Data from 100 cells per animal were collected and assessed for significant (P < 0.05) increases in DNA migration endpoints by statistical analysis using Analyse-it® Standard Edition software ( Using individual animal data, the Shapiro-Wilk test was used to assess normality of the negative control group. Data that were not normally distributed were analyzed by the Mann-Whitney test (Mann and Whitney, 1947) to compare each dose level to the concurrent control, and by the Kendall rank correlation test (Kendall, 1938) to determine the presence of a dose response. Data that were normally distributed were analyzed using the F test to determine homogeneity of variances, an independent one-tailed t-test to compare each dose level to the concurrent control, and linear regression to determine the presence of a dose response.


Ethyl Methanesulfonate

The alkaline (pH>13) Comet assay was conducted in blood leukocytes and in liver and duodenum cells of B6C3F1 male mice (Table 1) and F344/N male rats (Table 2) treated with 50, 100, 200, or 300 mg/kg EMS. One hundred cells were scored for each tissue examined per animal, and three measures of DNA damage were made for each sample: % Tail DNA, Tail Length, and OTM. The mean values from all animals per treatment group per tissue are presented in the data tables along with the results of the statistical analyses.

Table 1
Comet Assay Data for Mice Exposed to Ethyl Methanesulfonate
Table 2
Comet Assay Data for Rats Exposed to Ethyl Methanesulfonate

Based on the OTM endpoint, EMS induced significant increases in DNA damage in mice at all dose levels in all of the tissues examined. In rats, EMS also induced a significant, dose-related increase in DNA damage in all tissues examined. In leukocytes and in liver cells of rats, significant increases in DNA damage were detected at all dose levels. However, in contrast to the response seen in mice, significant increases in OTM in the rat duodenum were observed only at the highest administered dose of EMS (300 mg/kg).


The Comet assay was conducted in blood leukocytes and in cells of the liver, duodenum, and testes of B6C3F1 mice (Table 3) and F344/N rats (Table 4) administered 12.5, 25, 37.5 or 50 mg/kg ACM. For rats, cells from the thyroid were also examined (Table 4). In mice, ACM induced significant increases in DNA damage based on OTM in all of the tissues examined at all dose levels tested, with the single exception of testicular somatic cells of animals administered the lowest dose of ACM (12.5 mg/kg). In rats, the DNA damage response was more variable than in mice. ACM induced significant increases in DNA damage based on the OTM measurement in blood leukocytes, testicular somatic cells, and cells of the thyroid and duodenum; no increases in DNA damage were detected in rat liver cells or in presumptive sperm cells. Although statistically significant increases in DNA damage were observed in multiple tissues of rats, the overall magnitude of the increases was lower than that observed for the corresponding tissues in mice. In blood leukocytes from ACM-treated rats, low variability within the vehicle control group allowed the detection of small but statistically significant increases in DNA damage. In duodenum, testicular somatic cells, and thyroid cells, clear statistically significant increases in DNA damage were observed.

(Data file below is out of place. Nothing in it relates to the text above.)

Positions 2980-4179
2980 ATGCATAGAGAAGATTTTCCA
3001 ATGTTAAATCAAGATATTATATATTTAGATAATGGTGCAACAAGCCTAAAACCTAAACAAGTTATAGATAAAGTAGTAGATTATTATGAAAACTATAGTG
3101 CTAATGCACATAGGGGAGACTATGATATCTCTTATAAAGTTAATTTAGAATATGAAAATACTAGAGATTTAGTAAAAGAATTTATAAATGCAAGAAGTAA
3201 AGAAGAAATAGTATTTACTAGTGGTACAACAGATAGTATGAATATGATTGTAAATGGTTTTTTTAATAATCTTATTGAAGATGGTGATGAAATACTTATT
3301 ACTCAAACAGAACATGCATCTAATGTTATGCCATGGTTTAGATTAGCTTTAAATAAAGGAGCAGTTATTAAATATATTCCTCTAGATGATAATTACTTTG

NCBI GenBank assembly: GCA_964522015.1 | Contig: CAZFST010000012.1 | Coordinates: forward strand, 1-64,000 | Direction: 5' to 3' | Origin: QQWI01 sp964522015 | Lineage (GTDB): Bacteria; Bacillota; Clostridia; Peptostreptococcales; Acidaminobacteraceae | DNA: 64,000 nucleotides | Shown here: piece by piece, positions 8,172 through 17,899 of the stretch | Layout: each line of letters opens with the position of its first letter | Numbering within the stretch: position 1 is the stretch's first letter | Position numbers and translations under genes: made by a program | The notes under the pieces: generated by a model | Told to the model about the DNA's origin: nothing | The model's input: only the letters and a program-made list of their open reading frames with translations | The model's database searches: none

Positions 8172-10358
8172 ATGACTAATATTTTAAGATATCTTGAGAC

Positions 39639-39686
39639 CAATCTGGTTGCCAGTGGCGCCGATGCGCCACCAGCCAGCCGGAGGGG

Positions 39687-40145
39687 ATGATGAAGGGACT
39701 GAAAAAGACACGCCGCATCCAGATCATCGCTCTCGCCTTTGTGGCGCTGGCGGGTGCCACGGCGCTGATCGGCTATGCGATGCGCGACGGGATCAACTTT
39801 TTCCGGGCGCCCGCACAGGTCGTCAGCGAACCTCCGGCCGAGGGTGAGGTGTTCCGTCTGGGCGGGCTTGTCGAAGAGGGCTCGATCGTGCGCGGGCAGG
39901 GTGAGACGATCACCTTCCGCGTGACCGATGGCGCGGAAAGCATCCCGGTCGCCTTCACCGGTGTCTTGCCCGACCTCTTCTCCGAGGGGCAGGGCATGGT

Table 3
Comet Assay Data for Mice Exposed to Acrylamide
Table 4
Comet Assay Data for Rats Exposed to Acrylamide